Sunday, January 13, 2013

Explosive Situations

Americans have a difficult time understanding how revolutions work. This isn't meant to be an ironic assertion.  Although this country was founded on a political break with another country, the break wasn't all that revolutionary.  While Americans adopted a republican form of government, they didn't overthrow a local elite, radically transform institutions, or adopt violence or terror as a political tool of administration.  The term, "revolution," is notoriously slippery, but America's decision to implement local control can't really be equated with the French, Russian, or Chinese models of ideological or social transformation.  When Russia overthrew the tsar, it adopted new political practices, but also new forms of organization, political rhetoric, artistic expression, metaphysical thinking, and economic organization.  And even if there are many points of comparison between the American's War of Independence and the French Revolution, modern Americans, now view this revolt against a now friendly country from the distance of more than 200 years.  We are, as a people, hopelessly if luckily out of touch with the very idea of radical change.

How can Americans imagine what it's like to live in a situation where men and women are willing to resort to violence to solve political problems?  How can modern American understand what a revolutionary crisis looks like?  One way to look at the question is to try to identify situations in which people feel so emotionally charged that they begin to look at political questions irrationally.  Take the recent outbreak of violence in a Connecticut classroom a few weeks ago.  The violence was disturbing.  But how did Americans react to their feels of shock?  The answer was clear to almost anybody with a Facebook account.  People were angry, confused, and saddened.  But I would argue that the most important emotion in this revolutionary cocktail of emotions was fear.  People feared for their children's lives, feared for their own safety and that of their families.  If six year old children could be singled out for execution in the security of a good school in an affluent town, who was safe?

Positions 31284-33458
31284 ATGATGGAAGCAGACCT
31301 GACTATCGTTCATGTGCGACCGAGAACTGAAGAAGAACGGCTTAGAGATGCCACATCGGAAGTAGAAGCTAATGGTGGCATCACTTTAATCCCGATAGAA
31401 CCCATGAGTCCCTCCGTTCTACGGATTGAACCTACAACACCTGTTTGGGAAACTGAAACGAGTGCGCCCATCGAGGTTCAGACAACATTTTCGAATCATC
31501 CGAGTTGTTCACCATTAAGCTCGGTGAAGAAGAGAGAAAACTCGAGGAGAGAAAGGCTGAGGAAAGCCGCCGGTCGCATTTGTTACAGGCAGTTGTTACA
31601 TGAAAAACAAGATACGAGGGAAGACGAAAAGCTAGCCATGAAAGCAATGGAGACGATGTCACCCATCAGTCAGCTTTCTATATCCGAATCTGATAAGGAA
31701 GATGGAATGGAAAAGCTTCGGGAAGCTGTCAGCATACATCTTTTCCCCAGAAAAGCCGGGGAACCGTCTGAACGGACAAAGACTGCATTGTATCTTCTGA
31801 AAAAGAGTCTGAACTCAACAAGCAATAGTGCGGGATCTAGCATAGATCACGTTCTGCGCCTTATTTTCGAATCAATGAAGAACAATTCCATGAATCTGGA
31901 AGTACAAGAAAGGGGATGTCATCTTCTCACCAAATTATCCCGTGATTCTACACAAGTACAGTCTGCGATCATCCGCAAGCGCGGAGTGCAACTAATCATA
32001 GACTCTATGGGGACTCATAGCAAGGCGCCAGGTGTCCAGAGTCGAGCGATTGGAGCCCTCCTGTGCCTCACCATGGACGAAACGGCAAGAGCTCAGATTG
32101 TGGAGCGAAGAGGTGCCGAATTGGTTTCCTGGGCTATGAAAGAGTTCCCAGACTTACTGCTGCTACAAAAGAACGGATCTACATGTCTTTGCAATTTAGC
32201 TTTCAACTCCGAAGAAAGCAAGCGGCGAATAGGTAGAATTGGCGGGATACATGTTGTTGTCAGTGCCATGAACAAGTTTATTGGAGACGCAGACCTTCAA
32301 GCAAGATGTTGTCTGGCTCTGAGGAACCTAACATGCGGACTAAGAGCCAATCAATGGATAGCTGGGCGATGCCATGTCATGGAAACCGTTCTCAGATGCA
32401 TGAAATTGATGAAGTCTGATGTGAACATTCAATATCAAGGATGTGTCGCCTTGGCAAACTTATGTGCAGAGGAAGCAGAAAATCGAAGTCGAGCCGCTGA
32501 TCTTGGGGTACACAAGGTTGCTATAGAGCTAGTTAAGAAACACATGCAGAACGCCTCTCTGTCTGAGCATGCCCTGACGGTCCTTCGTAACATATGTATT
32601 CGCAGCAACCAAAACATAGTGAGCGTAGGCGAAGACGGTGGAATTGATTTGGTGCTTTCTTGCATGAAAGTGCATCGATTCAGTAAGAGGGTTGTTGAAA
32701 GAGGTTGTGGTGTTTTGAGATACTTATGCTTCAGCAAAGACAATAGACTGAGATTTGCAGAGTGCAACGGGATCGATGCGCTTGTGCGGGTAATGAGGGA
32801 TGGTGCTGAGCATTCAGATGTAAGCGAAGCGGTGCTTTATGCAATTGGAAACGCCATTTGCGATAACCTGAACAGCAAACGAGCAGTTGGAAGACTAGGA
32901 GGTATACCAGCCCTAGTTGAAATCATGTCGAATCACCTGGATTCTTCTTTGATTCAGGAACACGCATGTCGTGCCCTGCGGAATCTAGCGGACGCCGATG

On one level, the shooting wasn't perhaps statistically significant:  people are shot almost every day in almost every major city of this great nation.  On the other hand, people made the understandable, if ultimately irrational, logical leap to thinking that we were all suddenly vulnerable to terrible, unexpected violence.  This fear naturally got translated into words, and not just a few words, but endless electronic, verbal, and print conversations.  This is one of the most important aspects of a truly revolutionary situations.  People need to become deeply afraid of something, and this fear must be translated into a torrent of words.  This is what we recently saw on Facebook and a hundred other platforms for modern discourse.  People lamented, commiserated, prescribed, condemned, and, sadly, relentlessly condemned one another.  The country talked about guns, schools, violent video games, mentally ill people, and godlessness.